Original: oil on canvas 132 x 207.5 cm bxh
The paintings are marriage portraits of Marten and Oopjen, who married on 28 June 1633. The marriage seems to have been based on love, given the difference in descent between the families. The paintings were purchased for Fl. 500. Oopjen brings along Fl. 35,000 as a dowry. The painting shows Oopjen as a 22-year-old young woman who appears to be moving towards Marten; Oopjen lifts up her dress and steps down a flight of stairs. Oopjen Coppit is dressed in a black silk summer dress with a lace collar and around her waist she wears a ribbon trimmed with a rosette. She is wearing a pearl necklace, bracelet and earrings and a black veil over her frizzy hairdo. On the left temple is a mouche, a beauty spot. This was fashionable at the time. In her hand, Oopjen holds a fan and gold chain.
Marten and Oopjen had three children together: Hendrick (1634), Jan (1636) and Cornelia (1637). After the death of Marten in 1641, Oopjen remarried in 1646 to captain Marten Pietersz Daeij. She died in Alkmaar in 1689.
Oopjen was born in 1611 as the daughter of a very wealthy and old regent family that became rich through trading in grain and gunpowder.
Special about this work by Rembrandt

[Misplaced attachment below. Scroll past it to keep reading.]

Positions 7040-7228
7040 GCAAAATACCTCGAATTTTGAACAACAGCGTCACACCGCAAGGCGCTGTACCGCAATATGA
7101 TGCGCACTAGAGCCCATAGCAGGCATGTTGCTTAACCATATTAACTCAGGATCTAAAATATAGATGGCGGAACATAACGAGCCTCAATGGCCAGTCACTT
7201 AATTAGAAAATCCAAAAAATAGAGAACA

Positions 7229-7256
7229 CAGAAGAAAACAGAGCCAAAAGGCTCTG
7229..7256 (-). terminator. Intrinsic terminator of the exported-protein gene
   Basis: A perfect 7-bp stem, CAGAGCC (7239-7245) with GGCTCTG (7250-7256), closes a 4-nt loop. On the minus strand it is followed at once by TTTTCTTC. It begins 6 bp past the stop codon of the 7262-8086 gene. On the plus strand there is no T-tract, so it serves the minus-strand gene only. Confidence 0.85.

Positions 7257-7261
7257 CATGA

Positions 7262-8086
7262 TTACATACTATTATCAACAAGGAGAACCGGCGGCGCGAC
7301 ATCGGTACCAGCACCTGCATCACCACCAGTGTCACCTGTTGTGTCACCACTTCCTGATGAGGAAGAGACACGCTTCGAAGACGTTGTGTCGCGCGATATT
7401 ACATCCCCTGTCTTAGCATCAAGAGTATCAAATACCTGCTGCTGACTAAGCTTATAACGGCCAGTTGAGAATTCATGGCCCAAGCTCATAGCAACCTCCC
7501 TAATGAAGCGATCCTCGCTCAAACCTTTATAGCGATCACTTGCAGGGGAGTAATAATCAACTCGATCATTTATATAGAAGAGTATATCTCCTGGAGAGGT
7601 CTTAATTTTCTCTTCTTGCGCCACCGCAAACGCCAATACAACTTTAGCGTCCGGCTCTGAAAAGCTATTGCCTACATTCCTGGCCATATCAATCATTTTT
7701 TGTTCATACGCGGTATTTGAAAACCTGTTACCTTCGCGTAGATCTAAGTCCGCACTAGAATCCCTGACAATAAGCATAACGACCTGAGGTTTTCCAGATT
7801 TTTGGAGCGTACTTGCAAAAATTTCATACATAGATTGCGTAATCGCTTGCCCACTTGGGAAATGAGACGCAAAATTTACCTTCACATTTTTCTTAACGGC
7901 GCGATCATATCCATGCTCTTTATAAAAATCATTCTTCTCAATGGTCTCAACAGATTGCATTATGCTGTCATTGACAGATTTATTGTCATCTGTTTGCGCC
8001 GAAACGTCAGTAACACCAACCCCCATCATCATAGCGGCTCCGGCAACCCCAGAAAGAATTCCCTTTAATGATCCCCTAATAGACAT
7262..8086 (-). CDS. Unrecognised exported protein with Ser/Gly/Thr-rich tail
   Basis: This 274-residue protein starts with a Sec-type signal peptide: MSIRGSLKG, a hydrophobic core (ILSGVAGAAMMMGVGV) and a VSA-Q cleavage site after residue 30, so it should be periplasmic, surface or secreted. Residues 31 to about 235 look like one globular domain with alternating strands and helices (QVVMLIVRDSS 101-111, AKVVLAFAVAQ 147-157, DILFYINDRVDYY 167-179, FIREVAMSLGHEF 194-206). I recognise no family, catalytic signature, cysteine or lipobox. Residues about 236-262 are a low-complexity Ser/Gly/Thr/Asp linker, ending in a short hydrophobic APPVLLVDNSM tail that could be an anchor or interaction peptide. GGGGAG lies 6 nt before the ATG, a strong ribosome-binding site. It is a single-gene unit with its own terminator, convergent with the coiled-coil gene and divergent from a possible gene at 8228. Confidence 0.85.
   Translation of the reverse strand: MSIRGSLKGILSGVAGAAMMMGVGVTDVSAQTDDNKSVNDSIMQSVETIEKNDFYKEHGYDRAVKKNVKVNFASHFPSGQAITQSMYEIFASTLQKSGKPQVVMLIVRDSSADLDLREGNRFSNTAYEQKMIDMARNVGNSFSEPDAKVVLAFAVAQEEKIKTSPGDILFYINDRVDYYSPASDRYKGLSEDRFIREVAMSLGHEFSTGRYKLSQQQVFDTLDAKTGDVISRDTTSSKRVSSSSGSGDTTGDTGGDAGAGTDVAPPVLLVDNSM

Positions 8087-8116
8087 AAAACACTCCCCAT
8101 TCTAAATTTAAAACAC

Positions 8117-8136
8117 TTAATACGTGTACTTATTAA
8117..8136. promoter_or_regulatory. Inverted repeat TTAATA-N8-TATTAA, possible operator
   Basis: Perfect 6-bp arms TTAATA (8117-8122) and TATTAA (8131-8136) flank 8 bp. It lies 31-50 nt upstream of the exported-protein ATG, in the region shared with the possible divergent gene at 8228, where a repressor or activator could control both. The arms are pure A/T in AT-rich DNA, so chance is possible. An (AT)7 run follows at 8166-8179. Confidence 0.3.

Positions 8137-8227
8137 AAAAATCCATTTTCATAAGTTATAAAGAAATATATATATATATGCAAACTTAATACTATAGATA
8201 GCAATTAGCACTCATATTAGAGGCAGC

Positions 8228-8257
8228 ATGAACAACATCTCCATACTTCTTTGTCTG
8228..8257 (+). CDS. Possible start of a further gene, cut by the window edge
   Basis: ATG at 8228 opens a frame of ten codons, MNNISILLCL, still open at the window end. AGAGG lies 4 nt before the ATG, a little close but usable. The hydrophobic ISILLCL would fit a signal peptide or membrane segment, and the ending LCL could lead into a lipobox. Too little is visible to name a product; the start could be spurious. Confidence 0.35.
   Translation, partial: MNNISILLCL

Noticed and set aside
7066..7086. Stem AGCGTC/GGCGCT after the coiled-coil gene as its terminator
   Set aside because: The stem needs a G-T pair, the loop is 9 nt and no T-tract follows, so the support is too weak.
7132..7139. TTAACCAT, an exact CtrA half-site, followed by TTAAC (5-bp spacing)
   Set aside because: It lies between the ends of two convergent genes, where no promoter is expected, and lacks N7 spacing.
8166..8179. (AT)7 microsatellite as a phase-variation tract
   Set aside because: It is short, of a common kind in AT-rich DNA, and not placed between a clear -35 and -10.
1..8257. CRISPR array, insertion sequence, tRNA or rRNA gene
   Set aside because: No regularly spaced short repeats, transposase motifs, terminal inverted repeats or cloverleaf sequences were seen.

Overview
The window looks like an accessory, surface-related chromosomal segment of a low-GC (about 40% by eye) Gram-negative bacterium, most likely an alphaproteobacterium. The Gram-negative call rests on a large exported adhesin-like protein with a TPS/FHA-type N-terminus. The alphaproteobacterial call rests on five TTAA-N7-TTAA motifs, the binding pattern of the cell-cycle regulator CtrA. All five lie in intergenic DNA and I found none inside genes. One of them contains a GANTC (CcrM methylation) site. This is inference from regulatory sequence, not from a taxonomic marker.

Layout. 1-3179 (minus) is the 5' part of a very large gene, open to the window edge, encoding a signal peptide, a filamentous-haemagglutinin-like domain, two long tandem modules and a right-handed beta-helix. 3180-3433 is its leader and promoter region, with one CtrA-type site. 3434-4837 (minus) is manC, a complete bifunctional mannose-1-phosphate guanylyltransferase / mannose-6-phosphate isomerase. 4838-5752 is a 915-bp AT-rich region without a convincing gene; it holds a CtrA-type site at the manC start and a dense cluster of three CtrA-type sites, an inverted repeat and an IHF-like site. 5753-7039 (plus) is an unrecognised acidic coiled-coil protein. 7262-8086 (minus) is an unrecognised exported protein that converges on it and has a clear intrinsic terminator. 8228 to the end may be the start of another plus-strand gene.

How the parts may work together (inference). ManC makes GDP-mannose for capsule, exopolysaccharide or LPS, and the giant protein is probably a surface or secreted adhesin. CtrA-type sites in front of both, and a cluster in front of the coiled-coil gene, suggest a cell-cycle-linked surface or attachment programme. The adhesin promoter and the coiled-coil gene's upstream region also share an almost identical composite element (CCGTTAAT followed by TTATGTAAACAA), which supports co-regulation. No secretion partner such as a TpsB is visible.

They are the largest portraits, life-size, that Rembrandt painted. Normally only seen among the European nobility. The paintings are full of luxury, not only the clothing but also the marble floor, which was not common at the time. The man was always portrayed on the left because of the incidence of light, which therefore only shows part of the face. The woman, on the other hand, had all the light in her face and was depicted on the right. There is a clear play of lines that Rembrandt made use of. He also accentuated the light and dark with more contrast than in reality. Rembrandt painted everything himself. In other paintings, Rembrandt sometimes had his pupils paint the background or the clothing.
You can find the portrait of Marten here.
Read more about the life and work of Rembrandt van Rijn on his painting page.
The painting belongs to the collection of the Rijksmuseum in Amsterdam and the Louvre in Paris.
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